When You SHOULD Duplicate Code

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When You SHOULD Duplicate Code

Recently I published the article Prevent Duplicated TypeScript Code. A good friend of mine approached me and said:

“Great article, I learned a lot!”

I was a little bit astonished because he is a way better developer than me. I asked:

“What exactly did you learn?”

He replied:

“I never thought about the difference between code duplication and knowledge duplication. It was great that you focused on differentiating this.”

He was talking about accidental duplication. Removing it will make your code harder to read and harder to change in the future.

Accidental duplication is code that looks similar but represents different logic.

The fact that my friend had the same perception as I had while writing the post made me write this article to explain with some examples how to identify the difference between essential duplication and accidental duplication.

What is the DRY principle about?

If you want to have a detailed introduction to the “Don’t repeat yourself” (DRY) principle I suggest reading my recent article first. This article will only give a short introduction to the principle and focuses on the pitfalls of applying the DRY principle.

The DRY principle states that duplication and repetition in code, that exists in two places and repeats the same knowledge and business logic should be avoided. The principle is credited to Andy Hunt and Dave Thomas and is stated in their book The Pragmatic Programmer:

“Every piece of knowledge must have a single, unambiguous, authoritative representation within a system.” — Andy Hunt and Dave Thomas

Notice that Andy Hunt and Dave Thomas are pointing out “every piece ofknowledge” and not “every piece of code”. Understanding the difference is essential to identify accidental duplication.

Knowledge Duplication

“Are we looking at syntax duplication or knowledge duplication?” — Anthony Sciamanna

To spot knowledge duplication basically, two questions have to be answered affirmatively:

  1. Does code exist that looks identical?

  2. Does the code repeat the same knowledge and logic?

#1 Example: Knowledge Duplication

Let’s have a look at this example:

#1 Example: Knowledge Duplication

We have two signUp functions. One in the client and the other in our server. Let’s answer our questions:

1. Does code exist that looks identical? ✅

The alarm bells should ring here for every developer. It is obvious that both functions are sharing duplicated code.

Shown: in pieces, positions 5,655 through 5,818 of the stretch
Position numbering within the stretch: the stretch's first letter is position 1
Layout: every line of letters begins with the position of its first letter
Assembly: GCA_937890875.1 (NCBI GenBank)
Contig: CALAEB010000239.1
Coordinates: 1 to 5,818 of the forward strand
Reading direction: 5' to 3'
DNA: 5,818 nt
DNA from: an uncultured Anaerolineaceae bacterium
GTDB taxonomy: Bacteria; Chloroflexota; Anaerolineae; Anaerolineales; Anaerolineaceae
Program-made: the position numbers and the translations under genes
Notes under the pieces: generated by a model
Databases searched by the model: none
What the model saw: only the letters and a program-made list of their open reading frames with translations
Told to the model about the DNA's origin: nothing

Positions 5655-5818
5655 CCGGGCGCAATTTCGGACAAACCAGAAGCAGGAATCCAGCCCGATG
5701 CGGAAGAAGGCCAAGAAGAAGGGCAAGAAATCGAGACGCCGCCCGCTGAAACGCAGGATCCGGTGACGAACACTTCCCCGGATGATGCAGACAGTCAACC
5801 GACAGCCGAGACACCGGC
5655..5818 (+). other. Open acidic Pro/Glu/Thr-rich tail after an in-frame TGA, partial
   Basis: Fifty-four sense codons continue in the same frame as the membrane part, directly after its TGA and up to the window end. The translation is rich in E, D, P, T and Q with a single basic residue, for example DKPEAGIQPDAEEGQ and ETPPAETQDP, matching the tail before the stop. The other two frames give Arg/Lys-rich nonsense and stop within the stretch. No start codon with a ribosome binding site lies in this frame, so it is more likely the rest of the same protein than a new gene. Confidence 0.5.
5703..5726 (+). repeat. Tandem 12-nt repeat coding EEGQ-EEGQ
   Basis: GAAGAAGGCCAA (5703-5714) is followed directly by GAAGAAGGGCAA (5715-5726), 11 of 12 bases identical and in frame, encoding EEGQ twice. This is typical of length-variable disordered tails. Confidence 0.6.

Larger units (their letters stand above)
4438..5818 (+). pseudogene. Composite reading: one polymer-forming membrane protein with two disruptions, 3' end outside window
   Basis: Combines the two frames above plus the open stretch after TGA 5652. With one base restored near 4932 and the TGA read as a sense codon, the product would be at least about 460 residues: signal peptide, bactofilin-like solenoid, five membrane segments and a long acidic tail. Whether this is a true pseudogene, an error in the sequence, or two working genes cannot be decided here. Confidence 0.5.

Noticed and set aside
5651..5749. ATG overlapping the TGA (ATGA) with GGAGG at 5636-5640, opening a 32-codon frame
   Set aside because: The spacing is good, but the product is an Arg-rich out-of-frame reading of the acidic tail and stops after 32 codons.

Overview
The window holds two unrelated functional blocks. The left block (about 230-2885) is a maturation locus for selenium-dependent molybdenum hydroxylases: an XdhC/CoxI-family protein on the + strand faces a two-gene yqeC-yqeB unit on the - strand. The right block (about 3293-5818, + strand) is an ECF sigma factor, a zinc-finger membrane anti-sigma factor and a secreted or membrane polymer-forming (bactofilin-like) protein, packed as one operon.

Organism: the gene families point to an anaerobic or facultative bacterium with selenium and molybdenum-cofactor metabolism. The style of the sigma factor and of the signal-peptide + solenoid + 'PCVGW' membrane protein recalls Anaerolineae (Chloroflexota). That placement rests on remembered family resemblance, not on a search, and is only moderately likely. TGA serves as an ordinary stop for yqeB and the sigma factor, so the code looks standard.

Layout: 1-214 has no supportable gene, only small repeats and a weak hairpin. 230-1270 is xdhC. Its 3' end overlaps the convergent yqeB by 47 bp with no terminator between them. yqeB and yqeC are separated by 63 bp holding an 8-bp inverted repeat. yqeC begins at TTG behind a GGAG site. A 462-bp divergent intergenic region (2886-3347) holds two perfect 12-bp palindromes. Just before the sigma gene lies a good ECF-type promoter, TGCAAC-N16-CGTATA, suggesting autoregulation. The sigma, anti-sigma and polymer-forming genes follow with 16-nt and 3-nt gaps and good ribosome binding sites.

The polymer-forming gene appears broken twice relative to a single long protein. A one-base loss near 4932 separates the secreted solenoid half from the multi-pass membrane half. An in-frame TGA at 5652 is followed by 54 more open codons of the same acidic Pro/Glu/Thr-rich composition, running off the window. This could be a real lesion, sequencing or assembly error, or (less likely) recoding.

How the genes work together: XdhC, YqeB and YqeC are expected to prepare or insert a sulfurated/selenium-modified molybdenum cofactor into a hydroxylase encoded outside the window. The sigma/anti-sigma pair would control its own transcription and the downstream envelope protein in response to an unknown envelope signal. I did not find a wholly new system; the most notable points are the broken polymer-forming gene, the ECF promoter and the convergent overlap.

2. Does the code repeat the same knowledge and logic? ✅

This question is the harder one. If you are not sure you can ask a replacement question: Does changing one code block lead to changing the other one?

“There is true duplication, in which every change to one instance necessitates the same change to every duplicate of that instance.” — Robert C. Martin

I consciously chose an easy example here. Obviously, the validation of credentials is the same for the signUp function in the client as the one in the server. If we for example chose to increase the needed password length to 7 we would need to change it in two places. If we forgot to change it in one place, it would lead to a bug.

Since both questions are affirmed, we can confirm that there is some knowledge duplication in the code. Let`s refactor our code by extracting our code into helper functions. Since the client and the server are living in different environments we have to create a shared library.

#1 Example: Knowledge Duplication

Notice that each function has only one responsibility to comply with the SOLID principles, in particular the Single Responsibility Principle.

“The Single Responsibility Principle states that a given method/class/component should have a single reason to change” — Robert C. Martin in Clean Code

Looks much better and cleaner, right? Now we could change our credential validation in one single source of truth.

Accidental Duplication

Duplication is far cheaper than the wrong abstraction

Recognizing the difference between knowledge duplication and accidental duplication is even hard for experienced developers because a domain understanding of the code is needed. That is also why static analysis tools are great to detect duplicated syntax but they can not tell (at least not yet) if it is also a duplication of knowledge.

#2 Example: Accidental Duplication

Let`s start with another example by looking at this code:

#2 Example: Accidental Duplication

And again, let’s check our questions:

1. Does code exist that looks identical? ✅

As well as the first example, this code contains some duplicated syntax. Both, the ProductService as well as the FeedbackService are duplicating this code block:

#2 Example: Accidental Duplication

We could easily outsource this block of code to the abstract superclass CRUDService . That would save us a few lines of duplicated code.